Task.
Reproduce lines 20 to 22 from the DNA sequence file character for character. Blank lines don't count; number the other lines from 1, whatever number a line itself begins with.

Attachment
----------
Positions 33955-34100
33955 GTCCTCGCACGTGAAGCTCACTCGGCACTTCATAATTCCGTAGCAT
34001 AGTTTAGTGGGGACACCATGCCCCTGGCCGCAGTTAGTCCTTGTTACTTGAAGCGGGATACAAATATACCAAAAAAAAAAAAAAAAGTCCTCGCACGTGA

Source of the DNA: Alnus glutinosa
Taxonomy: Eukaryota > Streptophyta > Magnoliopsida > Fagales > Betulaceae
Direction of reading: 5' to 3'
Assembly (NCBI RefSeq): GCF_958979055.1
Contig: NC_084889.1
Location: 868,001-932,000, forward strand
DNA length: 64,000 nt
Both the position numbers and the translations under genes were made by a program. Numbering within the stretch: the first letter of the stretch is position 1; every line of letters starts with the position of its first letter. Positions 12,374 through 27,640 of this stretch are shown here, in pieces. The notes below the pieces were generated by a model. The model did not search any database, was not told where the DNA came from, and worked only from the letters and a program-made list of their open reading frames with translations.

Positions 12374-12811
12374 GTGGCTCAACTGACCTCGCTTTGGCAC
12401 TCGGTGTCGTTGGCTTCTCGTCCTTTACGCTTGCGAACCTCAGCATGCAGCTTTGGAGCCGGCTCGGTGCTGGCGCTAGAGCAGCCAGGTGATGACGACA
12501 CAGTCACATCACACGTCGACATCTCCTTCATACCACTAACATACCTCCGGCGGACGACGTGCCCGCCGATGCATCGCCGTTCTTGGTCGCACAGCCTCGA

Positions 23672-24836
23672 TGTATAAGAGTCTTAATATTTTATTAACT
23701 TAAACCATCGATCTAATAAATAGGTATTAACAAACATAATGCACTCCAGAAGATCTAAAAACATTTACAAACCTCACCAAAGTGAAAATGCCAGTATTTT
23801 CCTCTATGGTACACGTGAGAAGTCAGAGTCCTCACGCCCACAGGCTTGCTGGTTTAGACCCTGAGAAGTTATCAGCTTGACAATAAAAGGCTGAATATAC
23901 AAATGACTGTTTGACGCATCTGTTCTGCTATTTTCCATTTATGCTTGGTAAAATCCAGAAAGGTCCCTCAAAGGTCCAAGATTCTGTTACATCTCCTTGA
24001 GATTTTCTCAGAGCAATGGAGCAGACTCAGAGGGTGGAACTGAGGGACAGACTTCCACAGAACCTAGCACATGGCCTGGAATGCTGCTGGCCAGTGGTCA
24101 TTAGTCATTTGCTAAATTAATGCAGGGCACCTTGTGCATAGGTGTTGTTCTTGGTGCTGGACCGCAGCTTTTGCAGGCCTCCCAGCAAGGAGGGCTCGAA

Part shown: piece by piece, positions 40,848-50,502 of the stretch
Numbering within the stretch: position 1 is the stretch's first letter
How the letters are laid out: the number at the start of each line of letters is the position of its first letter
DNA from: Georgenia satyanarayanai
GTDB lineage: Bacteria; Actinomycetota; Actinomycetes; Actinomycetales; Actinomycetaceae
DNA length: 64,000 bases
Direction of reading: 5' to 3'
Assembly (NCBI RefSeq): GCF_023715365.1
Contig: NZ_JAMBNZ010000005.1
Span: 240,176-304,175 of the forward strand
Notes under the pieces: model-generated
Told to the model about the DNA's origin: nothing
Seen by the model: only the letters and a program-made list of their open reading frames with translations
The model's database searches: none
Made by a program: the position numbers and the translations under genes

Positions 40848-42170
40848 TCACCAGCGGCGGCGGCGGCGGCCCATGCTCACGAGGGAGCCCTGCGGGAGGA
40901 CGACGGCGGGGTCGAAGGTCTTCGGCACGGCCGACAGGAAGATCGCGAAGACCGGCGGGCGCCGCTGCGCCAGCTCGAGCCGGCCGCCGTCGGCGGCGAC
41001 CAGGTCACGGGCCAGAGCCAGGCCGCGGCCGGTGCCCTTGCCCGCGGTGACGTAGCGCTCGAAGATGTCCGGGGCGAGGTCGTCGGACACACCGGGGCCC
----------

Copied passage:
23901 AAATGACTGTTTGACGCATCTGTTCTGCTATTTTCCATTTATGCTTGGTAAAATCCAGAAAGGTCCCTCAAAGGTCCAAGATTCTGTTACATCTCCTTGA
24001 GATTTTCTCAGAGCAATGGAGCAGACTCAGAGGGTGGAACTGAGGGACAGACTTCCACAGAACCTAGCACATGGCCTGGAATGCTGCTGGCCAGTGGTCA
24101 TTAGTCATTTGCTAAATTAATGCAGGGCACCTTGTGCATAGGTGTTGTTCTTGGTGCTGGACCGCAGCTTTTGCAGGCCTCCCAGCAAGGAGGGCTCGAA